"... Let p be a large prime such that p−1 has some large prime factors, and let ϑ ∈ Z ∗ p be an rth power residue for all small factors of p − 1. The corresponding DiffieHellman (DH) distribution is (ϑ x, ϑ y, ϑ xy) where x, y are randomly chosen from Z ∗ p. A recently formulated assumption is that giv ..."
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Cited by 33 (12 self)
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Let p be a large prime such that p−1 has some large prime factors, and let ϑ ∈ Z ∗ p be an rth power residue for all small factors of p − 1. The corresponding DiffieHellman (DH) distribution is (ϑ x, ϑ y, ϑ xy) where x, y are randomly chosen from Z ∗ p. A recently formulated assumption is that given p, ϑ of the above form it is infeasible to distinguish in reasonable time between DH distribution and triples of numbers chosen
EXPLICIT CONSTRUCTIONS OF RIP MATRICES AND RELATED PROBLEMS
"... Abstract. We give a new explicit construction of n × N matrices satisfying the Restricted Isometry Property (RIP). Namely, for some ε> 0, large N and any n satisfying N 1−ε ≤ n ≤ N, we construct RIP matrices of order k 1/2+ε and constant δ −ε. This overcomes the natural barrier k = O(n 1/2) for p ..."
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Cited by 29 (1 self)
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Abstract. We give a new explicit construction of n × N matrices satisfying the Restricted Isometry Property (RIP). Namely, for some ε> 0, large N and any n satisfying N 1−ε ≤ n ≤ N, we construct RIP matrices of order k 1/2+ε and constant δ −ε. This overcomes the natural barrier k = O(n 1/2) for proofs based on small coherence, which are used in all previous explicit constructions of RIP matrices. Key ingredients in our proof are new estimates for sumsets in product sets and for exponential sums with the products of sets possessing special additive structure. We also give a construction of sets of n complex numbers whose kth moments are uniformly small for 1 ≤ k ≤ N (Turán’s power sum problem), which improves upon known explicit constructions when (log N) 1+o(1) ≤ n ≤ (log N) 4+o(1). This latter construction produces elementary explicit examples of n × N matrices that satisfy RIP and whose columns constitute a new spherical code; for those problems the parameters closely match those of existing constructions in the range (log N) 1+o(1) ≤ n ≤ (log N) 5/2+o(1). 1.
The Integer Chebyshev Problem
, 1995
"... . We are concerned with the problem of minimizing the supremum norm on an interval of a nonzero polynomial of degree at most n with integer coefficients. This is an old and hard problem that cannot be exactly solved in any nontrivial cases. We examine the case of the interval [0; 1] in most detail ..."
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Cited by 28 (10 self)
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. We are concerned with the problem of minimizing the supremum norm on an interval of a nonzero polynomial of degree at most n with integer coefficients. This is an old and hard problem that cannot be exactly solved in any nontrivial cases. We examine the case of the interval [0; 1] in most detail. Here we improve the known bounds a small but interesting amount. This allows us to garner further information about the structure of such minimal polynomials and their factors. This is primarily a (substantial) computational exercise. We also examine some of the structure of such minimal "integer Chebyshev" polynomials, showing for example, that on small intevals [0; ffi] and for small degrees d, x d achieves the minimal norm. There is a natural conjecture, due to the Chudnovskys' and others, as to what the "integer transfinite diameter" of [0; 1] should be. We show that this conjecture is false. The problem is then related to a trace problem for totally positive algebraic integers due t...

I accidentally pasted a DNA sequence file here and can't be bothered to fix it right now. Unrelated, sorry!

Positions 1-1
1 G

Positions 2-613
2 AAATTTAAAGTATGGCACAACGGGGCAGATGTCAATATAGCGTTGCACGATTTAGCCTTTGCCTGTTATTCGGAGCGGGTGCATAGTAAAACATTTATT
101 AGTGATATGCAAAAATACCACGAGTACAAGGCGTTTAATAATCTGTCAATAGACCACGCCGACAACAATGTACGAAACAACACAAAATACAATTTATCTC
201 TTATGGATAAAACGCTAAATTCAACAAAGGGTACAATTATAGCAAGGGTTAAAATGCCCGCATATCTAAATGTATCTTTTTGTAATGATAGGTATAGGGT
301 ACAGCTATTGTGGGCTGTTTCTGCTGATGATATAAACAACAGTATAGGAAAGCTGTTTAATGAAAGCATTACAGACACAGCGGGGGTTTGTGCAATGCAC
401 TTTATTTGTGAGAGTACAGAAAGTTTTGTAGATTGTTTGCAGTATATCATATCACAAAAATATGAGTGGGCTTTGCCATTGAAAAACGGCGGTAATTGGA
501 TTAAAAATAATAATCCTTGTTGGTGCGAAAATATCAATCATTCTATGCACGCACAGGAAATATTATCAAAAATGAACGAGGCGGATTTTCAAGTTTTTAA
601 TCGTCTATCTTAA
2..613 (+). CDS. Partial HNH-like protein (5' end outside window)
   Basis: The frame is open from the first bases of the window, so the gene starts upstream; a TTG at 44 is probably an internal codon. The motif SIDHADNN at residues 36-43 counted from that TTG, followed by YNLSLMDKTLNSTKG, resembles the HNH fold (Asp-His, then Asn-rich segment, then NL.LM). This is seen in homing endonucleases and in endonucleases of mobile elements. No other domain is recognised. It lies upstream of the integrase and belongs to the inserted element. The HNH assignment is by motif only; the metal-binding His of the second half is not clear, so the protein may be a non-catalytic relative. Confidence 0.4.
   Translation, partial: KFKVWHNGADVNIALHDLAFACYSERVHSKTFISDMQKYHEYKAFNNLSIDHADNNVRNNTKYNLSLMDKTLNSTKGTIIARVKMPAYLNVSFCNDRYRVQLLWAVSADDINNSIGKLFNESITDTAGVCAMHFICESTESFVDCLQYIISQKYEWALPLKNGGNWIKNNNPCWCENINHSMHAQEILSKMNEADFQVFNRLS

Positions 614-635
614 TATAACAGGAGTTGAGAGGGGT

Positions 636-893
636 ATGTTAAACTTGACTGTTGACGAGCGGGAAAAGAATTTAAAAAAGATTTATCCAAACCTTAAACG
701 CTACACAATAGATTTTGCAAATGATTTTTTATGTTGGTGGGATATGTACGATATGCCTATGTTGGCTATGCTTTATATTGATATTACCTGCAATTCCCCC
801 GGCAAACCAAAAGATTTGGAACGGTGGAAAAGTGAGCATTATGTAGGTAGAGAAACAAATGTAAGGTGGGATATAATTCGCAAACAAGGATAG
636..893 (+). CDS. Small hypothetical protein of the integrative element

Smoothness and Decay Properties of the Limiting Quicksort Density Function
, 2000
"... Using Fourier analysis, we prove that the limiting distribution of the standardized random number of comparisons used byQuicksort to sort an array of n numbers has an everywhere positive and infinitely differentiable density f, and that each derivative f (k) enjoys superpolynomial decay at ±∞. In pa ..."
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Cited by 28 (10 self)
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Using Fourier analysis, we prove that the limiting distribution of the standardized random number of comparisons used byQuicksort to sort an array of n numbers has an everywhere positive and infinitely differentiable density f, and that each derivative f (k) enjoys superpolynomial decay at ±∞. In particular, each f (k) is bounded. Our method is sufficiently computational to prove, for example, that f is bounded by 16.
On certain exponential sums and the distribution of DiffieHellman triples
 J. London Math. Soc
, 1999
"... Let g be a primitive root modulo a prime p. It is proved that the triples (gx,gy,gxy), x,y�1,…,p�1, are uniformly distributed modulo p in the sense of H. Weyl. This result is based on the following upper bound for double exponential sums. Let ε�0 be fixed. Then p−� x,y=� exp0 2πiagx�bgy�cgxy ..."
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Cited by 28 (13 self)
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Let g be a primitive root modulo a prime p. It is proved that the triples (gx,gy,gxy), x,y�1,…,p�1, are uniformly distributed modulo p in the sense of H. Weyl. This result is based on the following upper bound for double exponential sums. Let ε�0 be fixed. Then p−� x,y=� exp0 2πiagx�bgy�cgxy